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» LymeNet Flash » Questions and Discussion » General Support » Daughter denied SSDI

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Author Topic: Daughter denied SSDI
kelmo
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Well, we were hoping we wouldn't get this news, but felt it was coming.

They said that her illness and chronic pain was due to bartonella and babesia bacterial infection. She was being treated, and is improving. Based on her education, ability to speak, see, walk, they didn't see why she couldn't support herself.

I'm sure all of you have received similar letters.

Is it worth appealing? She is taking 10 hours of classes (one on campus, two online). She will need 12 to stay on our health insurance. She isn't sure she can keep up with so many hours next semester.

If it's worth appealing, I'll look into an attorney. She is 19, and has never worked.

Kelly

Posts: 2903 | From AZ | Registered: Feb 2006  |  IP: Logged | Report this post to a Moderator
bettyg
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kelly,

denied on 1st stop; reconsideration step,

admin law judge step, or APPEALS COURT out east?


YES, IT'S WORTH IT!

GET OUT THE SSDI PAGES I SENT YOU and do some more reading.

go to www.socialsecurity.gov and look at UNDER AGE 21 cildren and how they deal with tings.


you'll also want to see her file to prepare for future step!


connie mc can tell you more, but it's well worth it!

it's hell on our bodies, mind, and every emotion we have.


if you can't do it, hire an experienced LLMD attorney or REP like our connie mc who has background.


connie mc/reps CAN NOT HANDLE THESE IN CIVIL/FEDERAL COURT, and some lawyers can't either ... so check that point out good ok kelly.


post on disinissues web site too, and mention daughter's classes; get sarah'/moderator's OPINION ON THAT TOO.

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AZURE WISH
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If she is really to sick to work it is worth appealing.

Almost everyone is denied the 1st time. Does she have a lawyer. I think it helps.

Also it is harder for a younger person to get.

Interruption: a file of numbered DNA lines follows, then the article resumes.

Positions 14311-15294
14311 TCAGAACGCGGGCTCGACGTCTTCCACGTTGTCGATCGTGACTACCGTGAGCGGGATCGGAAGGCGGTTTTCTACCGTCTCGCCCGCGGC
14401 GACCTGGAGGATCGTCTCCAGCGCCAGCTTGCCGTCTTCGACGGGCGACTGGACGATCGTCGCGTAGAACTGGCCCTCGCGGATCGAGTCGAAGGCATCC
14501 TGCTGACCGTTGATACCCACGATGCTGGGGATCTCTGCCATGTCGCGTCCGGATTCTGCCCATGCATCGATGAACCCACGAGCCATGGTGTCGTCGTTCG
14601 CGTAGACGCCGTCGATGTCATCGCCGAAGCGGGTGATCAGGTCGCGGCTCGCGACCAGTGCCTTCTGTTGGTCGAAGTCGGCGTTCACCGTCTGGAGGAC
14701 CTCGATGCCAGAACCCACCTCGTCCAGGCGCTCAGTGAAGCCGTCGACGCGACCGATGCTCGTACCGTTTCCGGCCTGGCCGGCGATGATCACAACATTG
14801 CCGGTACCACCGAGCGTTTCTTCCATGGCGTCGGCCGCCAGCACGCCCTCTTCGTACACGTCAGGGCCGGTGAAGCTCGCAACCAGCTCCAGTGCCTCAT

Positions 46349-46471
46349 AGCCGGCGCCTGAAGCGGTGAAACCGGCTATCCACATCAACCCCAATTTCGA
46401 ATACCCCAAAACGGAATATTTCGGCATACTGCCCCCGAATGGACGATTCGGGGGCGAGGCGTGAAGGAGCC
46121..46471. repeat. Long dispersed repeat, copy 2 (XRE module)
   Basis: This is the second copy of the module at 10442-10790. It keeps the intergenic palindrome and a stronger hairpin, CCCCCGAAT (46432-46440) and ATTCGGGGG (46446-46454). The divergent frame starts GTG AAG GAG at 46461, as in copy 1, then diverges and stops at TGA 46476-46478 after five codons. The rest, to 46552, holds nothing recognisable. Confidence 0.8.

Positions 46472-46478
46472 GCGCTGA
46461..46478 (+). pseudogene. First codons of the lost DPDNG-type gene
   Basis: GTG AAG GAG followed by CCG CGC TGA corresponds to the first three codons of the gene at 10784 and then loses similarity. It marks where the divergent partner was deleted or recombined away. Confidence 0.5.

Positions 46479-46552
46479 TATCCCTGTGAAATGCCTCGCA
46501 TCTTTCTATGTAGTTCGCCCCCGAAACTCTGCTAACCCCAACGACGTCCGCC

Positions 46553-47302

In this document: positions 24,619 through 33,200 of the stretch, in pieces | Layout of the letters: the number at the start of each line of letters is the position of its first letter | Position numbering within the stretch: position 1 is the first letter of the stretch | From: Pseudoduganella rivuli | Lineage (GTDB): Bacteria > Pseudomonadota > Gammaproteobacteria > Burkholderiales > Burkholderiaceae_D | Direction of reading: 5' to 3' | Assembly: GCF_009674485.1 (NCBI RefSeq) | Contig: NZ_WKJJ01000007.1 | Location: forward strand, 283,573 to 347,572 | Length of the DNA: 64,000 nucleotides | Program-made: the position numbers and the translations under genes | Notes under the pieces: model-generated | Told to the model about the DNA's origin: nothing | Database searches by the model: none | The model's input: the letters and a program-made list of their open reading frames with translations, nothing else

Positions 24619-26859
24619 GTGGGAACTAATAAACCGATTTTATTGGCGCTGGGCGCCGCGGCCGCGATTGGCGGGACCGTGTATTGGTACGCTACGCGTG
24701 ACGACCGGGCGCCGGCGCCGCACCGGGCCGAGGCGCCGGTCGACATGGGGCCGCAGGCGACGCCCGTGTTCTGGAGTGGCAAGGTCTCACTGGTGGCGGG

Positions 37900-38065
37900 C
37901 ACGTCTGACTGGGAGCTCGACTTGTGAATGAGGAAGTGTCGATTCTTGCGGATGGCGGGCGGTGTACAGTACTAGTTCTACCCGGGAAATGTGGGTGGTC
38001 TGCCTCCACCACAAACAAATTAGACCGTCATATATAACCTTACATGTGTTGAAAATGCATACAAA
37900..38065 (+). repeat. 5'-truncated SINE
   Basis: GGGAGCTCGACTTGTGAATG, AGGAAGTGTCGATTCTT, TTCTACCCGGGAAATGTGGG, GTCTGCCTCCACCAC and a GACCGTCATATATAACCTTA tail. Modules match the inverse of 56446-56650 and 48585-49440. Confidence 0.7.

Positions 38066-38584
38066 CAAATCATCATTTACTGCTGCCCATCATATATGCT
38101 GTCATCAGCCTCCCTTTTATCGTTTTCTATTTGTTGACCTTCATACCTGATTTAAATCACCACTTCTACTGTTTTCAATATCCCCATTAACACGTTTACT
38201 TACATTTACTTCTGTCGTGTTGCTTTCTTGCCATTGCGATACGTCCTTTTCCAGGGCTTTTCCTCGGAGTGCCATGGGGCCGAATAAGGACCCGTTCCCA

If she doesnt have a lawyer I would suggest you get one that specializes in disability. Trying to figure out what paperwork is needed and get it together is just to overwhelming when you are sick.

Best wishes [group hug]

--------------------
multiple chemical sensitvity group:
http://www.lymefriends.com/group/multiplechemicalsensitivities

Group for artists. All media welcome:
http://www.lymefriends.com/group/creativecorner


http://groups.yahoo.com/group/Lyme_Artist

Posts: 3860 | From nj,usa | Registered: Mar 2001  |  IP: Logged | Report this post to a Moderator
BJK
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My SS worker actually told me at the beginning of the application process that regarless of my condition, I would be denied the first time.

She also told me to appeal regarless of my circumstances.

She was right, SS sent me for a mental exam and used the part that I passed as the reason for denial(despite failing others).

When the denial was final (after about 7 months in review) I was getting better and returning to work.

My ss worker recommended appealing anyways just in case. Thinking I would never go backwards in my condition, I did not appeal. [shake] Big mistake.

Just a couple of months later my condition went south and my doc pulled me back out of work. This was totally unexpected.

Now I have to start all over with SS disability and they will most likely deny me again.

"Hind sight is 20-20" Always appeal! Its definitely worth it. I will probably find a Laweyer this time as well.

I hope my mistake will at least help someone else make a better decision.

Hope all goes well,
BJK

--------------------
BJK

Nothing I write here is medical advice...I'm just another lymie sharing how this disease has affected me personally

Posts: 175 | From Central Maine | Registered: Sep 2007  |  IP: Logged | Report this post to a Moderator
valymemom
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kelly